Pop Art giants Andy Warhol (1928 - 1987) and Eduardo Paolozzi (1924 - 2005) burst into the Scottish National Gallery of Modern Art this autumn with an exhibition exploring their mutual fascination for automation, machines and mechanical processes...
Running until 2nd June 2019, Andy Warhol and Eduardo Paolozzi | I Want to be a Machine will consist of two parallel displays devoted to each artist, examining the development of their work from the 1940s onwards. Highlights will include striking images like Warhol’s famous multi-coloured prints of Marilyn Monroe and Paolozzi’s dazzling, kaleidoscopic prints of the ’60s and ’70s.
This exhibition shows how Warhol and Paolozzi drew inspiration from the ubiquitous, mass-produced imagery of popular culture and commerce – packaging, movies, advertising – which exploded in the post-war consumer boom. In the 1950s they used popular images as source material either by tracing them (Warhol) or by bringing them together in collages (Paolozzi), but around 1962-3 they began to exploit the potential of screenprinting, which allowed them to use photographic images as the direct basis for their works, and made the process of producing artworks more mechanised.
Warhol’s first screenprints on paper depicted images of soup cans, race riots and celebrities in a deadpan, flat manner, with no hint of the artist’s feelings about his subject or any expressive, subjective style. Modern printing technology also transformed Paolozzi’s way of working, giving him a greater freedom and allowing him to control the forms and colours of his prints in a similar way to an assembly line, which can turn out the same product in a variety of colours.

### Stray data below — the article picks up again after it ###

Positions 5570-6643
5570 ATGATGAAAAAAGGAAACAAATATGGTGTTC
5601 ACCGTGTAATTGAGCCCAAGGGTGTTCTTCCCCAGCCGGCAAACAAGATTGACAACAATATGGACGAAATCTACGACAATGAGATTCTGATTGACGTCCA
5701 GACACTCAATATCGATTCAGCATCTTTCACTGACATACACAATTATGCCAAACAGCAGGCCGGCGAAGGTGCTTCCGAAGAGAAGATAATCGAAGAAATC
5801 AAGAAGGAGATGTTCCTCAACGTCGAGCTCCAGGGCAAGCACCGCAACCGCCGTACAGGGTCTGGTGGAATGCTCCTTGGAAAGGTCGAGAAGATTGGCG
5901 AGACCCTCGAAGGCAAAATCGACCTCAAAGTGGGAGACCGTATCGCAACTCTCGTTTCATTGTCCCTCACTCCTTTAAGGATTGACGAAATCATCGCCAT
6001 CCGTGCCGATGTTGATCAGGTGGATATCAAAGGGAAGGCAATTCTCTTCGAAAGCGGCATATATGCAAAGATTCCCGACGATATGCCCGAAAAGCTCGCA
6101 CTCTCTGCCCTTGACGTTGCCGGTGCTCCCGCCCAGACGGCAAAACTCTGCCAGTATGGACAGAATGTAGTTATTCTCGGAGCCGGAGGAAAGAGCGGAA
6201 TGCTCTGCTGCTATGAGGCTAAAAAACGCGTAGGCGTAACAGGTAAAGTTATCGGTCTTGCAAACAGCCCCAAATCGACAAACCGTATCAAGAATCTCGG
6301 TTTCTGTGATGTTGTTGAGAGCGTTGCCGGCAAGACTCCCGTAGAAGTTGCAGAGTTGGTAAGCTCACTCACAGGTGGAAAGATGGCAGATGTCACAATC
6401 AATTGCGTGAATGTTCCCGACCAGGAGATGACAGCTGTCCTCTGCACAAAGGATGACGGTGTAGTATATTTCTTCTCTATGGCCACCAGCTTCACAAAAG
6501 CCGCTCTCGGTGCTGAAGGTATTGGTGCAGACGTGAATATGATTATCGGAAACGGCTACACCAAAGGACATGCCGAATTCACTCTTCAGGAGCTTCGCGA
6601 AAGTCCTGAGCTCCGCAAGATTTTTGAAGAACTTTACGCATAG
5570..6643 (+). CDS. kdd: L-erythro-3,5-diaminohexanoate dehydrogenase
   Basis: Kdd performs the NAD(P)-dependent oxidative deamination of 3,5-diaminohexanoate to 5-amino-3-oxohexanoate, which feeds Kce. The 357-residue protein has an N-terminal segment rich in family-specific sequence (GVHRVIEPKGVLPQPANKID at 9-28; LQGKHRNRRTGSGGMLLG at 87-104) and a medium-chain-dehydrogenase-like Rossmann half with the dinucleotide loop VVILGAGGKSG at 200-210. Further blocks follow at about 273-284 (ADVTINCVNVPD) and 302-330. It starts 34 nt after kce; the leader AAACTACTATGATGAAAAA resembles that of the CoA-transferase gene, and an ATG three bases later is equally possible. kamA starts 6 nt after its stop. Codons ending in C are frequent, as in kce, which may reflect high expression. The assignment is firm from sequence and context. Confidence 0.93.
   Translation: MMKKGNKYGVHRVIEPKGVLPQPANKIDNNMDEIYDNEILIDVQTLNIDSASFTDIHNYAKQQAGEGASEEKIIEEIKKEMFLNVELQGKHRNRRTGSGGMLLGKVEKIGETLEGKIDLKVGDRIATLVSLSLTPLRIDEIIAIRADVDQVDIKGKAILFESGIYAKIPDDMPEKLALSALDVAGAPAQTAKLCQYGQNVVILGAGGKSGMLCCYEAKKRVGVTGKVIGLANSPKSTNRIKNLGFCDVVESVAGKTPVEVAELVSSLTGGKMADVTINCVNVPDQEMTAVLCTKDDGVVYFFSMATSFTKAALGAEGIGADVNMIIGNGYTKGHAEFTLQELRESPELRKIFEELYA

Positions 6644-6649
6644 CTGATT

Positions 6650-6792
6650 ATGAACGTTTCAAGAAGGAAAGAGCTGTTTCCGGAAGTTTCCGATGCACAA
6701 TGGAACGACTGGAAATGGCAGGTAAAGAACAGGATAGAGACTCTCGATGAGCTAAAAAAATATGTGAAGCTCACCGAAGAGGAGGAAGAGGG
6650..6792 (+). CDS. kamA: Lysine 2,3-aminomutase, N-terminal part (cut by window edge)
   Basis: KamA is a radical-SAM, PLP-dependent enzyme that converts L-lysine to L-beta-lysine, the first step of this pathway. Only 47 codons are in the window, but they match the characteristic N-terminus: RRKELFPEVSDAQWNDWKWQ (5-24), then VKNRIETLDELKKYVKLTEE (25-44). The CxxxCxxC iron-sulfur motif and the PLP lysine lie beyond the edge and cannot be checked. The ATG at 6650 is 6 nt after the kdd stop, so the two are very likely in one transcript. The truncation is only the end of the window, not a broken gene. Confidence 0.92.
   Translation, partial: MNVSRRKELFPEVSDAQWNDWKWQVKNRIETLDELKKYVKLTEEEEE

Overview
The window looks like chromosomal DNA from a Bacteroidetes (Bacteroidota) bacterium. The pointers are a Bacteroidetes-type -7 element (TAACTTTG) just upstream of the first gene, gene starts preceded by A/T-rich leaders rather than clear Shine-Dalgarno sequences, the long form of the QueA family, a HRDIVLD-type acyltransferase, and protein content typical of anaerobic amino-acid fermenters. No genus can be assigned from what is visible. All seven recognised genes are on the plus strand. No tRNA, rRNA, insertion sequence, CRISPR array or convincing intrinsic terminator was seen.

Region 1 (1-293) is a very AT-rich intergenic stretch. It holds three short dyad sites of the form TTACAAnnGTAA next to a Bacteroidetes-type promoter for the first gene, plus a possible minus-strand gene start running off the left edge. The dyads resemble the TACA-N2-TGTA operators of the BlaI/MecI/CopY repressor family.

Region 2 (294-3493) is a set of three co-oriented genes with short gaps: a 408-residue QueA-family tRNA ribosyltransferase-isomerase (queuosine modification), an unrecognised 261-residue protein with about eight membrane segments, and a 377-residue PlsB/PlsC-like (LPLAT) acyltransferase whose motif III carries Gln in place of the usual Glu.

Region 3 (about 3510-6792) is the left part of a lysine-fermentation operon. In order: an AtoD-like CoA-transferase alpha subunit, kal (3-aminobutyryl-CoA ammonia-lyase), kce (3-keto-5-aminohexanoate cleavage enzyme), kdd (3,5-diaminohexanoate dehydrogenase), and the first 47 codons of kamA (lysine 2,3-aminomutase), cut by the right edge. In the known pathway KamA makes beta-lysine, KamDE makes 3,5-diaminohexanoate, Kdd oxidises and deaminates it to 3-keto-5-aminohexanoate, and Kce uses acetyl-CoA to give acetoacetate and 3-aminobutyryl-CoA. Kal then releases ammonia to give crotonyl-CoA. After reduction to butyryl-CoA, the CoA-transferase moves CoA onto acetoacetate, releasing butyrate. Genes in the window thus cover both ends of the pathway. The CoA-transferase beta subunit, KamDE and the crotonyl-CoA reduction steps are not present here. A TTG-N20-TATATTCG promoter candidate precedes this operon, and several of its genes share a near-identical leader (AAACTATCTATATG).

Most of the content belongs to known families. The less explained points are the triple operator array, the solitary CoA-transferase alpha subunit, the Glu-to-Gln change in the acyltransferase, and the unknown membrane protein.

Andy Warhol and Eduardo Paolozzi | I Want to be a Machine takes its name from a much-quoted declaration by Andy Warhol, which the artist made in a key interview in 1963. Behind this seemingly facetious and characteristically off-hand quip was Warhol’s genuine desire to create art that reflected and celebrated our increasingly mechanised, industrial society. Across the Atlantic, at the same time, Eduardo Paolozzi was responding directly to the beauty he found in machine forms, and became fascinated by the interface between people and machines - in robots, computers and electronic storage of the world’s knowledge.
The exhibits will be largely drawn from the ARTIST ROOMS Collection, which is jointly owned by National Galleries of Scotland (NGS) and Tate, and from the NGS’s own excellent collection.
Find out more at the National Galleries of Scotland website